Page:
In this quick tutorial you'll learn how to draw a Frangipani Tree in 5 easy steps - great for kids and novice artists.
The images above represents how your finished drawing is going to look and the steps involved.
Below are the individual steps - you can click on each one for a High Resolution printable PDF version.
At the bottom you can read some interesting facts about the Frangipani Tree.
Make sure you also check out any of the hundreds of drawing tutorials grouped by category.
How to Draw a Frangipani Tree - Step-by-Step Tutorial
Step 1: First draw the roots with lines shaped like chicken feet.
Step 2: In this step draw the trunk by drawing the right line within a bend in the middle. Then draw the left line in a smiliar way, but leave two spaces near the top to add branches.
Step 3: Now draw the branches going towards the left side coming out of the spaces on the trunk.
Step 4: In this step draw the leaves by first drawing flower shaped leaves with five to ten petals. Then draw dashes inbetween the leaves to fill it in.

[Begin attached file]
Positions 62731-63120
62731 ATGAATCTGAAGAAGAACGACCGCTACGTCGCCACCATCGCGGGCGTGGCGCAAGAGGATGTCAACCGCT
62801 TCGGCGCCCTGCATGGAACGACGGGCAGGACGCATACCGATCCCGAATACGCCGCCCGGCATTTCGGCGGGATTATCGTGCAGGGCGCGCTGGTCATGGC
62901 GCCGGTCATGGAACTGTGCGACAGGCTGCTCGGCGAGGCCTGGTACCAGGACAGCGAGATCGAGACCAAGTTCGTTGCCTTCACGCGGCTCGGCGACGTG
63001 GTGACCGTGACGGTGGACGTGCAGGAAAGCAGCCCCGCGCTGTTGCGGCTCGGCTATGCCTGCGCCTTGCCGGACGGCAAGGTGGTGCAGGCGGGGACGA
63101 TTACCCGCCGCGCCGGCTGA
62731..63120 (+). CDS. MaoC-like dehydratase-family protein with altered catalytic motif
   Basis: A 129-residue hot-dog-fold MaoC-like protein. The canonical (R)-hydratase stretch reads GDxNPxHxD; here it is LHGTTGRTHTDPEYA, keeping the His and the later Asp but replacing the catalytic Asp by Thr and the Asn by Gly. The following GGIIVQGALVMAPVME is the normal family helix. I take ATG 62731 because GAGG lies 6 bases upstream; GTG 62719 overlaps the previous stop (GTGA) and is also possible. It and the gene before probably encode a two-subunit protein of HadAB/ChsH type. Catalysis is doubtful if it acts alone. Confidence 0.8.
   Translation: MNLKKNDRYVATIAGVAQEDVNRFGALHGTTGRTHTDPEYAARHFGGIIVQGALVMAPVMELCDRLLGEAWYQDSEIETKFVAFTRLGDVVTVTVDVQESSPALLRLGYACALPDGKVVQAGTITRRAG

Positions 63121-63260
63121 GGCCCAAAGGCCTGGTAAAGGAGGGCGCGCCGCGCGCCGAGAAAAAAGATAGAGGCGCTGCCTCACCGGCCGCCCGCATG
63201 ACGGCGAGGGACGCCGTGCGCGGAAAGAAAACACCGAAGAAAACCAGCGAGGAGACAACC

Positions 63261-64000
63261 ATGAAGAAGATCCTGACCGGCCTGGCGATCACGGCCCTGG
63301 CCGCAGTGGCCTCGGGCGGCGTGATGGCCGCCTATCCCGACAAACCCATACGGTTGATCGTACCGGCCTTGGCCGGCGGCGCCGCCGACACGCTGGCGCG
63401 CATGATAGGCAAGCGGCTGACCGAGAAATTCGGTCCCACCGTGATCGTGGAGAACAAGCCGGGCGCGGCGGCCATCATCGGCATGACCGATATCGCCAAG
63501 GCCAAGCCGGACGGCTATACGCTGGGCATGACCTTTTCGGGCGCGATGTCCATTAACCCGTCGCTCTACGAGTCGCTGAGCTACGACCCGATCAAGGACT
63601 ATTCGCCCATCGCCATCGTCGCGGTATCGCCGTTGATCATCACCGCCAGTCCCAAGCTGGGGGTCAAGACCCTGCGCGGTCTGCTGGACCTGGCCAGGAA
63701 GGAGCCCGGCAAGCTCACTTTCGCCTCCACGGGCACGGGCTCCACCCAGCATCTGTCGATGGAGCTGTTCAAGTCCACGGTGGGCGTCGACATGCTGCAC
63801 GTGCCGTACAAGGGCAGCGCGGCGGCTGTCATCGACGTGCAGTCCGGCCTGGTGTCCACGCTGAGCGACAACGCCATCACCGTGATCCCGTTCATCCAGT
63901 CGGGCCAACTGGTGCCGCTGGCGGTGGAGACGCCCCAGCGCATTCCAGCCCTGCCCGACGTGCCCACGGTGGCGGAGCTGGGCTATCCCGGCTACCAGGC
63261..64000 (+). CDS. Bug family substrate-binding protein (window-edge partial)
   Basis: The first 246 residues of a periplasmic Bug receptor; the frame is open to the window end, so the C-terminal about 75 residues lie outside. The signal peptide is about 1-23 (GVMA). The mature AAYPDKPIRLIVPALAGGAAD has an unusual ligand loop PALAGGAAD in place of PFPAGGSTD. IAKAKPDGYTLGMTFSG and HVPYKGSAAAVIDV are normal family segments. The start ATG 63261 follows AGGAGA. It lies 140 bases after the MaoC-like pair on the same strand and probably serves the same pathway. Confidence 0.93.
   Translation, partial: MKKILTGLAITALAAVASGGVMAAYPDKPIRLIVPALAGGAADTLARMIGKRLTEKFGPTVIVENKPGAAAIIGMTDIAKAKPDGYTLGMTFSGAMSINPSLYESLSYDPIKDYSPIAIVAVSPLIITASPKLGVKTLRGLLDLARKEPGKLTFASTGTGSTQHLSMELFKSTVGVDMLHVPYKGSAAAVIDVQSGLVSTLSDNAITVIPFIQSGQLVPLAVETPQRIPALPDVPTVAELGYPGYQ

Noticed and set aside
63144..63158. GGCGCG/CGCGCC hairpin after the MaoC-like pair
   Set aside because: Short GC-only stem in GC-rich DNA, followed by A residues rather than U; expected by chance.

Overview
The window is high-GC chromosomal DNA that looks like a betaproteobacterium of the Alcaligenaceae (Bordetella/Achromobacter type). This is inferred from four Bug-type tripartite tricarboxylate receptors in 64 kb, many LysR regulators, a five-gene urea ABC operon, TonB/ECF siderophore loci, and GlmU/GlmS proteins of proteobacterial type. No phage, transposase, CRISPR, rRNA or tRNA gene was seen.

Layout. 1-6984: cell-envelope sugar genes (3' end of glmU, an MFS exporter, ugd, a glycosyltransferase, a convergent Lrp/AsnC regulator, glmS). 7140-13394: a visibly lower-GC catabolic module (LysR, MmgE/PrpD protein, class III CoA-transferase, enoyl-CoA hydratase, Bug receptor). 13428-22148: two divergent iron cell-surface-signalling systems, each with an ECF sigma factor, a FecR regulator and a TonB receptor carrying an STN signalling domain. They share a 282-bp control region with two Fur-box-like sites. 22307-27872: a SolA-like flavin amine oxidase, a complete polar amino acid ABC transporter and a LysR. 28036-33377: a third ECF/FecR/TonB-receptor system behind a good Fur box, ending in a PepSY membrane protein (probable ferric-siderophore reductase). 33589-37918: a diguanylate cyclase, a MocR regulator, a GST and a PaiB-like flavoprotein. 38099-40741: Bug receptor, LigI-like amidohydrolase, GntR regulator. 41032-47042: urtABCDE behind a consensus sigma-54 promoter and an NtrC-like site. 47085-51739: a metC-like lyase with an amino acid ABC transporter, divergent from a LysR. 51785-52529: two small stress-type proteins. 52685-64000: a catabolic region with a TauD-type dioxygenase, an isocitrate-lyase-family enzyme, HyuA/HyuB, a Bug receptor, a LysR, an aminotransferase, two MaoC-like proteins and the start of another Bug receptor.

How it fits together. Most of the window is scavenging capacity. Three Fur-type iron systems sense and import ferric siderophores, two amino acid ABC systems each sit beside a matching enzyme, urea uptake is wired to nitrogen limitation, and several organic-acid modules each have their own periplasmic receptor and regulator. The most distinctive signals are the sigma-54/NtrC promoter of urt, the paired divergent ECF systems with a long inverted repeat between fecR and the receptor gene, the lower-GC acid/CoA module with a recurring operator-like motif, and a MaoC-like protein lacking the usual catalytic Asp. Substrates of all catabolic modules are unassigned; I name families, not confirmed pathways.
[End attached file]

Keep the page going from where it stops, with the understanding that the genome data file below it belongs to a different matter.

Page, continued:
Step 5: Lastly draw the flowers by making large spots in the middle of a few leaves.
Interesting Facts about Frangipani Trees
Frangipani Trees are a flowering tree that grows in the Caribbean and Central America. The leaves are long, dark green, and tough like leather. The flowers are a 5 petal bloom with a yellow center. They grow in clusters and have a very sweet smell. Sometimes they are pink, but most of the time they are white. A Frangipani Tree grows to 5 or 6 meters tall.
Did you know?
- Better known as “Plumeria.”
- Flower necklaces called “Leis” are made out of Frangipani flowers.
- If a Frangipani Tree is cut it releases a sticky sap. This sap is poisonous to humans.
- Frangipani trees won’t burn unless the fire is more than 500 degrees Fahrenheit.
- In India, the Frangipani is the symbol of immortality.
- In the Caribbean, the leaves of a Frangipani Tree are used as a medical wrap for sores, cuts, and bruises.
- Frangipani flowers are a popular scent for perfumes, hand lotions, and burning oils.
- In World War 2, superstitious sailors would toss lei into the ocean as they shipped out to war. If the lei washed ashore, it meant the sailor would come home. If it floated back to the ship, it meant the sailor would die during his tour.
Activity: Gather up some straws, yarn, and silk flowers without a center. Cut the straw into pieces, and then make your own leis. Push a silk bloom onto a piece of drinking straw. Then string the pieces together with the yarn. Tie it together and wear as a necklace.